Actually, it’s more than a month now. A month and 21 days and the results are looking good! Most of the metrics are going in the right direction. Defects reported and time-to-fix is down. Engagement and acceptance rates are up and everyone is much, much happier.
First two weeks
I have to admit, when I walked to work on the first day of the trial, I was a bit anxious. I had visions of the office being empty and then never seeing anyone again. But I needn’t have worried. There was about 70% of the department in work at 9am and most of the rest rolled in around 10-10:30. Work was getting done, there wasn’t a big party and no one was getting drunk.
So, business as usual.
I’m not sure what I was expecting, but nothing happened. It felt like a regular day, people did the same things, went to lunch together, played Fifa on the PS3 at lunch time, then went back to work. Things were still getting done, meetings were still happening and everyone seemed to be relaxed and comfortable. Everyday after that was the same for a while too until people found a pattern.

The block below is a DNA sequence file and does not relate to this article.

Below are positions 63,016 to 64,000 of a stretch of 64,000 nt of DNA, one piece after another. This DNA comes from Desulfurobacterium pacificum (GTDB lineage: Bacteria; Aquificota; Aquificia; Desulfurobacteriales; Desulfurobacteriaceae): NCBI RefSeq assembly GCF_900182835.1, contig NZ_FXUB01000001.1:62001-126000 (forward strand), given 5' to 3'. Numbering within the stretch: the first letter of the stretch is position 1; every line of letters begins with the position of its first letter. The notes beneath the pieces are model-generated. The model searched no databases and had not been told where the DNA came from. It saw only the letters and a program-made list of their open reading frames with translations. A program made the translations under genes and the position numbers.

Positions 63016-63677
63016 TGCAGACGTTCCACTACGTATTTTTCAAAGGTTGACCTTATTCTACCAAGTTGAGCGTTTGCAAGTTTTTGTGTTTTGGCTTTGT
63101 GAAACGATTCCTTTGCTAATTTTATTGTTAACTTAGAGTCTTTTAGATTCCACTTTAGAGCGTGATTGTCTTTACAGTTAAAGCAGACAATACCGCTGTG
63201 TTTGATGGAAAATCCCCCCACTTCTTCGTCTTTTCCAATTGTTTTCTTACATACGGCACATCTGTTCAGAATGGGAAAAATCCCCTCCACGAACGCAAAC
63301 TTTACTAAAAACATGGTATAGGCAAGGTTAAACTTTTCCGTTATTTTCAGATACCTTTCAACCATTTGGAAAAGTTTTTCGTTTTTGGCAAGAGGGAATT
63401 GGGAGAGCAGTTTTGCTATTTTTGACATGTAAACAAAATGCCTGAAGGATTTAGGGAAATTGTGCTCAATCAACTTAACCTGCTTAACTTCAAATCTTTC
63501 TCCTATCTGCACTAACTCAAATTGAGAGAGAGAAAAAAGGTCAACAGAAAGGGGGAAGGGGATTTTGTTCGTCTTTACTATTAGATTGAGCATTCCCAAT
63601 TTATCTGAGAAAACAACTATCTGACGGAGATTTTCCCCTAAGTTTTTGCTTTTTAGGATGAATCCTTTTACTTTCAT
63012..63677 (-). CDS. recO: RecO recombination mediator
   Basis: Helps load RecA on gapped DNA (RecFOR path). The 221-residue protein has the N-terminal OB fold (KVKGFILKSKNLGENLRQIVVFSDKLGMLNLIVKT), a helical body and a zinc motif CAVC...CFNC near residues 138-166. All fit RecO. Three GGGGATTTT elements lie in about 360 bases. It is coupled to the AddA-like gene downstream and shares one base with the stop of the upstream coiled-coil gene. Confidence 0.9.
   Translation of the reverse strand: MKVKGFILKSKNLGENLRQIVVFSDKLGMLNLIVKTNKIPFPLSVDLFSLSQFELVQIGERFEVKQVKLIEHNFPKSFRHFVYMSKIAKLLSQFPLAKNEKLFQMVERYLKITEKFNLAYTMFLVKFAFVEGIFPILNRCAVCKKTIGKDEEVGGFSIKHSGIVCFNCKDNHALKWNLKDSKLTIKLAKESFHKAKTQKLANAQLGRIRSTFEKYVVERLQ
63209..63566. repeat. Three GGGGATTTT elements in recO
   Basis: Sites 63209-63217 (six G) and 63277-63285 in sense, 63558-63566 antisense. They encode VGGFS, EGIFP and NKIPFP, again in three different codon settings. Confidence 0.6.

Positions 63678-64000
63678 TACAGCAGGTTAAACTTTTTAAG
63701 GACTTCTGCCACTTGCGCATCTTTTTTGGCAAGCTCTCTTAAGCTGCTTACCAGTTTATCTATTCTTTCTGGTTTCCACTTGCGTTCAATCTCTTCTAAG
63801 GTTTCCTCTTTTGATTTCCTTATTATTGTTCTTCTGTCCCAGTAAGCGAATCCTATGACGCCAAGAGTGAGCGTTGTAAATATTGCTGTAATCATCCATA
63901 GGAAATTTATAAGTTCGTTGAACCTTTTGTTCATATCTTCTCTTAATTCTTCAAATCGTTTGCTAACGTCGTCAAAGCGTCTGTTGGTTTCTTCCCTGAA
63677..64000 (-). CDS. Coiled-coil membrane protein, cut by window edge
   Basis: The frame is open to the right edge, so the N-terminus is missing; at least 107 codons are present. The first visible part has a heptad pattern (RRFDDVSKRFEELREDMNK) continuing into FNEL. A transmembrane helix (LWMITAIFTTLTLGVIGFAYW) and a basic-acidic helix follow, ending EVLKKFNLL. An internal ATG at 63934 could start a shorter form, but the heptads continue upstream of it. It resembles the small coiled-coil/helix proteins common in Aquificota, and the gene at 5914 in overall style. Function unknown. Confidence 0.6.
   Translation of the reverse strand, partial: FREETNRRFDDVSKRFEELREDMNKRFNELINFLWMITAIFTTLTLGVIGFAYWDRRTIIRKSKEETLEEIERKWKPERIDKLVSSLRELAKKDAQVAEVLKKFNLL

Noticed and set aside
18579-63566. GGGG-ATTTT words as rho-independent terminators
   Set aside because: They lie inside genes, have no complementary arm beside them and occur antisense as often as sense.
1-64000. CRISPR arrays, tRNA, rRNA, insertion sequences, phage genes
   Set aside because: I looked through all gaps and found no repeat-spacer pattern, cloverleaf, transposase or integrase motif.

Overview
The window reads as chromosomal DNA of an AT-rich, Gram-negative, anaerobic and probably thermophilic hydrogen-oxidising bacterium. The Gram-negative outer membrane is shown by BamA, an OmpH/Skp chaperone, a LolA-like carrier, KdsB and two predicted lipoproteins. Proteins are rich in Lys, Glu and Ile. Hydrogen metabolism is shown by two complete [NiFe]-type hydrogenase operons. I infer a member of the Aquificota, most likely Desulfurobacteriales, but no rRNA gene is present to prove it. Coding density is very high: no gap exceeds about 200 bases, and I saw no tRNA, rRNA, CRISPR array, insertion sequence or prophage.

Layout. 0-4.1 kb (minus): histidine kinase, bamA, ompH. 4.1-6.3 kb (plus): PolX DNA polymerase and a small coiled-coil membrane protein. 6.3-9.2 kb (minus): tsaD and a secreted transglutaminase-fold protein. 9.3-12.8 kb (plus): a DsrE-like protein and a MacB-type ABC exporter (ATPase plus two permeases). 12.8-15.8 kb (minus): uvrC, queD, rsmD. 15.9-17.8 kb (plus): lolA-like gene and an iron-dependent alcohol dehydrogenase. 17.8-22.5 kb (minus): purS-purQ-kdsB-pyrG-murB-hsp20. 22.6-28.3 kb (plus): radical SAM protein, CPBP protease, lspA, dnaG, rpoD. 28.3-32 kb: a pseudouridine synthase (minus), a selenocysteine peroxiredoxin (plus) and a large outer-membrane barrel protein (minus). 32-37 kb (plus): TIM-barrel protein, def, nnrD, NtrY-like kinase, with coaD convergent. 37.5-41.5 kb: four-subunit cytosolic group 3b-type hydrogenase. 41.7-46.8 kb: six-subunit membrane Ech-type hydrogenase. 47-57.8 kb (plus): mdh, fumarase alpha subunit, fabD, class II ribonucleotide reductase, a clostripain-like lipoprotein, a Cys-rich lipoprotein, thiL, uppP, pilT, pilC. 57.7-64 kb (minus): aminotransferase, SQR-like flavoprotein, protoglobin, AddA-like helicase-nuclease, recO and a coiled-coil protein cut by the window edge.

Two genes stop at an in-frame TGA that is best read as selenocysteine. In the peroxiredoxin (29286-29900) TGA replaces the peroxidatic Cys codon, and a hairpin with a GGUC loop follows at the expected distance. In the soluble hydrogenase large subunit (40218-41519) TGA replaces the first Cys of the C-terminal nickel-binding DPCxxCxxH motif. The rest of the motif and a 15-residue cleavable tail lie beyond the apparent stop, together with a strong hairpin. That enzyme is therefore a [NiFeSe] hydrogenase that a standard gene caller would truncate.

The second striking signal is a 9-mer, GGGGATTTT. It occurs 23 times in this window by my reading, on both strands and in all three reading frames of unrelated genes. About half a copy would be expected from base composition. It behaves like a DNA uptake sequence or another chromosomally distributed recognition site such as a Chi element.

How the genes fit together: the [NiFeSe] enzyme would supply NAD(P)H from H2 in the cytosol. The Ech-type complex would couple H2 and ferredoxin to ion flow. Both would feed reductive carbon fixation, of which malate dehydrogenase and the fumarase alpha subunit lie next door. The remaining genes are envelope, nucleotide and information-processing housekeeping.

After the first two weeks
After the novelty had worn off and people found a pattern, I’m seeing less and less people in the office. Lots of the team work from home, regularly, especially those who live outside of London, but there is still a handful that come in every day. But generally, they keep their own hours. A couple of guys get in early and leave before the rush hour and some get in after lunch and work late into the evening. Those who, pre-ROWE, were sticklers for just working their contracted hours are now happy to put in time at the weekend, this is what the freedom of ROWE allows. They wouldn’t do it otherwise and they know they need to get the work done and they know that they’re not being held accountable for how many hours they work, or where they do those hours, just on the outcomes.
It’s not even as if people are working in order to make the ROWE measures look good, they’re just getting on with their work – which is perfect, just what we need!
The next few weeks
We’ve only got five weeks of the trial left – I’m not expecting much to change between now and then, perhaps with the exception of things improving. When I do the measure for month two, I’ll post some stats so you, dear reader, can see some data.